Portland would eventually get their goal from Ryan Johnson, who caught Camara sleeping on a Ben Zemanski ball to the back post, and would come close to an equaliser, but it wasn’t to be.

Before all that though, Montreal had a chance to go 3-0 up, but were thwarted by Michael Harrington on the line.

Communication Breakdown

pooroffside

The chance above is a simple case of a defence out of sync. Entirely to be expected given the turnover there this off-season, but still annoying to see.

Silvestre steps up, leaving his man free. No-one else does. In a flash, Montreal have gone from having seven Timbers outfield players between the ball and goal, to a one-on-one against Ricketts.

The team are still seeking the right balance at the back, but Porter’s options are rather limited. For sure, the club have a lot of centre-backs on their roster, but I’d harbour doubts about Horst or Danso playing this kind of system, and Mosquera’s standing in the squad seems unclear, at best. That leaves Tucker-Gangnes, but Porter may be resistant to throwing the rookie into a system that is still being figured out.

Paying the Penalty

The Timbers continued their long streak without a penalty, having gone the entire 2012 campaign without getting a single spot kick, despite what many fans thought was a clear foul on Ryan Miller.

The incident happened shortly before half-time, and in waving it away, referee Edvin Jurisevic denied the Timbers a chance to go in at the break on level-terms.

For me, it looks like a penalty. There’s not a great deal in it, but it certainly seems like the Montreal player instigates contact with no real attempt to play the ball. Ryan Miller perhaps goes down a little too easily, but the referee doesn’t seem to have thought he’d dived since he didn’t book him, so he must’ve read the contact was fair.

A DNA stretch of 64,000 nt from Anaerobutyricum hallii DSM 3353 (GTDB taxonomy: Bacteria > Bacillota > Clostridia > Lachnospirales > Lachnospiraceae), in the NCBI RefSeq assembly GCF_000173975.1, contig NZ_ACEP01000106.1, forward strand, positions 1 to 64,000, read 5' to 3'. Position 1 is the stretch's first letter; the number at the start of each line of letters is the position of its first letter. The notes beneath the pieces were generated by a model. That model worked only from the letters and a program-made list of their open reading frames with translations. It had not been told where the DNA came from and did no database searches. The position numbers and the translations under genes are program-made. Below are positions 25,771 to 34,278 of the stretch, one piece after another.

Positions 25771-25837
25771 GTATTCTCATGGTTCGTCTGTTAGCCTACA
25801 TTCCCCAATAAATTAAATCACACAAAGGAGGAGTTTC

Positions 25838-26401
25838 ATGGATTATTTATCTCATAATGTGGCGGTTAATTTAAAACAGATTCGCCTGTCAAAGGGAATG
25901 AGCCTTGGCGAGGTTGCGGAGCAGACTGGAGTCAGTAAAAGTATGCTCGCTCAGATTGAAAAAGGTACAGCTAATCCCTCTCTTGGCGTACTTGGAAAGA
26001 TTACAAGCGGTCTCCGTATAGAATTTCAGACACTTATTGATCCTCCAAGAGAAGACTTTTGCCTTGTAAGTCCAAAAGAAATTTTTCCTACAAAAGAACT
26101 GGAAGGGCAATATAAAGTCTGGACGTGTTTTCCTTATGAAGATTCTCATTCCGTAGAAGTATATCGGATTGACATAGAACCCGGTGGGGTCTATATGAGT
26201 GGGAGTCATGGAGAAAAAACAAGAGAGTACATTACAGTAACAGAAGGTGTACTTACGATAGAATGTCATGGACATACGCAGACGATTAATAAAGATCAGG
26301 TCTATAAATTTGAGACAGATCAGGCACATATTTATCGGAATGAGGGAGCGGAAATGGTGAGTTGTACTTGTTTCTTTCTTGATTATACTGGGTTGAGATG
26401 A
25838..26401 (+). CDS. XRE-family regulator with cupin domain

He wasn’t (or was he?) helped by his assistant, who should’ve had a good view of the incident, and neither was he helped by being so far behind the play.

refereeposition

The referee starts running when he is about 13 yards behind the ball. It takes approximately 4.1 seconds from here till Miller is bundled over.

Going by the general fitness test standards for a professional referee (sustained running at around 4.5 yards/sec, and sprinting at 6.6 y/s). Let’s be generous and say that Jurisevic is one of the faster, fitter refs, meaning that you would expect him to travel between 23 and 35 yards from his starting spot until contact is made in the box. This would leave him, at best, a good 25 yards behind play, on the “blind side” of any push.

Running Out Of Time

Caleb Porter and this team are not going to be judged on these first few matches, but the longer that the same old mistakes are made, the tougher it becomes to keep a long-term focus on the project.